5.00pm, Monday 30th November 2020 (online)


Prize-winning poet Pascale Petit and award-winning wildlife film-maker Shekar Dattatri will be chaired by Ruth Padel, Professor of Poetry at King’s College London, author of Tigers in Red Weather.


Free tickets are available on Eventbrite here.



We know coronavirus came from human intrusions into the wild, that we are destroying nature by intruding on it, that wildlife everywhere is facing imminent mass extinction. How do we articulate all that to ourselves, what are the reasons – and what can we do about it?


SHEKAR DATTATRI is a pioneer of Indian wildlife and conservation filmmaking, and co-founder of Conservation India. His natural history films have received international recognition at the Jackson Hole Wildlife Film Festival USA and Earthvision Japan, among others, while his conservation films have helped bring about tangible change. He has worked with leading natural history broadcasters including The Discovery Channel, National Geographic, and the BBC, as well as officiated on the juries of prestigious international wildlife film festivals, including Wildscreen in the UK. From 2007-2010 he served on India’s National Board for Wildlife.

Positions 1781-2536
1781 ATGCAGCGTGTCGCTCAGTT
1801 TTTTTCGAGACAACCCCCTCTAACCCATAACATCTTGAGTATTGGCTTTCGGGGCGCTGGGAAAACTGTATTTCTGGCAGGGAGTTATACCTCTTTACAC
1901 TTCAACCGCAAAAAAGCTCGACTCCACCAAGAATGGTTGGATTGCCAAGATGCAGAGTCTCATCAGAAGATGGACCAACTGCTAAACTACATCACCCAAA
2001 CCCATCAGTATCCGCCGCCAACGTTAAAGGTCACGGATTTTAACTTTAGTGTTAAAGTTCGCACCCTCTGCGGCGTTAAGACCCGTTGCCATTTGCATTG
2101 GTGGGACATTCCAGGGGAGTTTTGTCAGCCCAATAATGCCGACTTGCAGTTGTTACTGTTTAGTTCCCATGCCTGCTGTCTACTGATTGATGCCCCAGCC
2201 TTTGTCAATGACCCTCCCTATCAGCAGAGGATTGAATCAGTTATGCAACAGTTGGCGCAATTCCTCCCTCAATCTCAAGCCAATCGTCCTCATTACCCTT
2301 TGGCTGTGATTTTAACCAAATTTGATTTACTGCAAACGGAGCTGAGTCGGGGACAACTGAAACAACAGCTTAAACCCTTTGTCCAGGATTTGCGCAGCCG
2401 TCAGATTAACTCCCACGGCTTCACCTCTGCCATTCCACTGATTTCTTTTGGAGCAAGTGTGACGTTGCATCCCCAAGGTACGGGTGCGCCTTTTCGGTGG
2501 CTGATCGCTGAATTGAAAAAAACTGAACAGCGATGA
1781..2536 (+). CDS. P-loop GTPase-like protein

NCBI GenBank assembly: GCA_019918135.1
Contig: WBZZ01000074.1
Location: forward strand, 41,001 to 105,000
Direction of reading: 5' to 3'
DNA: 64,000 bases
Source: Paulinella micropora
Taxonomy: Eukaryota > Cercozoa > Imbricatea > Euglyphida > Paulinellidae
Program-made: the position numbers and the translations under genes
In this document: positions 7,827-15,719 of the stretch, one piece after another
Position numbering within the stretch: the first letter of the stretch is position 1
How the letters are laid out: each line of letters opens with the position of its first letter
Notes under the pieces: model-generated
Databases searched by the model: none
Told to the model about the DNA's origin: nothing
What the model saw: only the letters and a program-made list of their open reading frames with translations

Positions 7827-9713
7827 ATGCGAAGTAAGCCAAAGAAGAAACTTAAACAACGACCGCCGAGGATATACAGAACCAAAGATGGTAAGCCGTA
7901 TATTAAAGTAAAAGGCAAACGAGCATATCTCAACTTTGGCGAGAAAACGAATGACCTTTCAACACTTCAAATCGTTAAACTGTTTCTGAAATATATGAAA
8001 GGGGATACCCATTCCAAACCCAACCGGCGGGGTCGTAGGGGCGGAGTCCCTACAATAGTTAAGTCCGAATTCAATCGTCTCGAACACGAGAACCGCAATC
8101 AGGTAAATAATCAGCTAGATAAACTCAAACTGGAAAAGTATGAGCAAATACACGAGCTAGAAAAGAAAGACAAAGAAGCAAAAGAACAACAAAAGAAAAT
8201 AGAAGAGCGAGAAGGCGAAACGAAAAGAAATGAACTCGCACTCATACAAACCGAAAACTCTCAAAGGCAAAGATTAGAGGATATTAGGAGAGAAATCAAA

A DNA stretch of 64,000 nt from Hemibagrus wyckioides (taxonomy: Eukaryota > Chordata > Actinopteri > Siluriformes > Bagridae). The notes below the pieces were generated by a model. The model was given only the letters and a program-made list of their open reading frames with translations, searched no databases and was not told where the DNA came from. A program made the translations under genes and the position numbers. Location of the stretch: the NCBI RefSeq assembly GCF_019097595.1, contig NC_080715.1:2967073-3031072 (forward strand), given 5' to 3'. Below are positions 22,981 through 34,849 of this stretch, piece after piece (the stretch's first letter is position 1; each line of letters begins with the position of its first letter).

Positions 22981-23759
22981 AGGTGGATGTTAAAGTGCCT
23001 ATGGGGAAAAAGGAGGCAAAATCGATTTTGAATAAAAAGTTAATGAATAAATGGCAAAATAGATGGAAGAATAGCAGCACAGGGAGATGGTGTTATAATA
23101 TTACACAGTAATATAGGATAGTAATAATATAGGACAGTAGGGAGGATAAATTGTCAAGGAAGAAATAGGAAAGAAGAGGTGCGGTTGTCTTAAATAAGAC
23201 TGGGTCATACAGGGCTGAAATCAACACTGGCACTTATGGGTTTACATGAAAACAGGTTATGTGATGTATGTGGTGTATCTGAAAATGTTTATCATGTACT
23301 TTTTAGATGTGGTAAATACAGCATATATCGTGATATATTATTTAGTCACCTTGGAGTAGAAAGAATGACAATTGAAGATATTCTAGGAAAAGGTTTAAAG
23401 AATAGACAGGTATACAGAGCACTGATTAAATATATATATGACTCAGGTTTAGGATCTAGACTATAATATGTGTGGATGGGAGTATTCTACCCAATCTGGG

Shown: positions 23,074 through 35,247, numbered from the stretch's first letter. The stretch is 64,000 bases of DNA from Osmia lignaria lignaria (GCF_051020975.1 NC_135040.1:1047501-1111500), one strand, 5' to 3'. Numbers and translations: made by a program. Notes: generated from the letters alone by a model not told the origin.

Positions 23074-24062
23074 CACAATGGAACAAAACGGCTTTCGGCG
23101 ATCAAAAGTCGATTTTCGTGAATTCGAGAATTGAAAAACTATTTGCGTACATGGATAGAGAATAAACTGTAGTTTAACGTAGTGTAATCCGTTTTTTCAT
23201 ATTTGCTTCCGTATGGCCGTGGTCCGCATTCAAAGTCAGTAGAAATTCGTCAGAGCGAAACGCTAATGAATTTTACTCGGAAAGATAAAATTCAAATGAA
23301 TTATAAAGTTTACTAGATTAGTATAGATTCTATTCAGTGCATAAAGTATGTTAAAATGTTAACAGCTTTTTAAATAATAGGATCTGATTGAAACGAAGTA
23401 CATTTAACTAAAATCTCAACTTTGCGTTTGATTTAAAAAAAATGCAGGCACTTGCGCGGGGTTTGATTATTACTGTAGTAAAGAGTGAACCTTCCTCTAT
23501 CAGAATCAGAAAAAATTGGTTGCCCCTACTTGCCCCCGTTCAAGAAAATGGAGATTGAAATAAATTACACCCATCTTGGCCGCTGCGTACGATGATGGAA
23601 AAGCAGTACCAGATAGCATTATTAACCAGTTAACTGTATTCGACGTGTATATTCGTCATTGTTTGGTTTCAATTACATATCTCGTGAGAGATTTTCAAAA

© Brian Fraser

PASCALE PETIT is a British poet of French, Welsh and Indian heritage, renowned for her rich imagery, relish for language and ingenuity of her imagination. She grew up in France and Wales, began life as a visual artist, and is a passionate laureate of the natural world and alive to the effects human activity on it. She has won the Ondaatje Prize and inaugural Laurel Prize and her new book Tiger Girl, shortlisted for the 2020 Forward Prize, is set in Indian tiger forest and memorializes her Indian grandmother.


RUTH PADEL‘s books include a tiger conservation memoir, Tigers in Red Weather, and her novel on wildlife conservation and crime, Where the Serpent Lives. Recent poetry collections include Darwin – A Life in Poems on her great-great-grandfather Charles Darwin, and We are all from somewhere else, a poetry and prose collection on human and animal migration in an age of environmental crisis.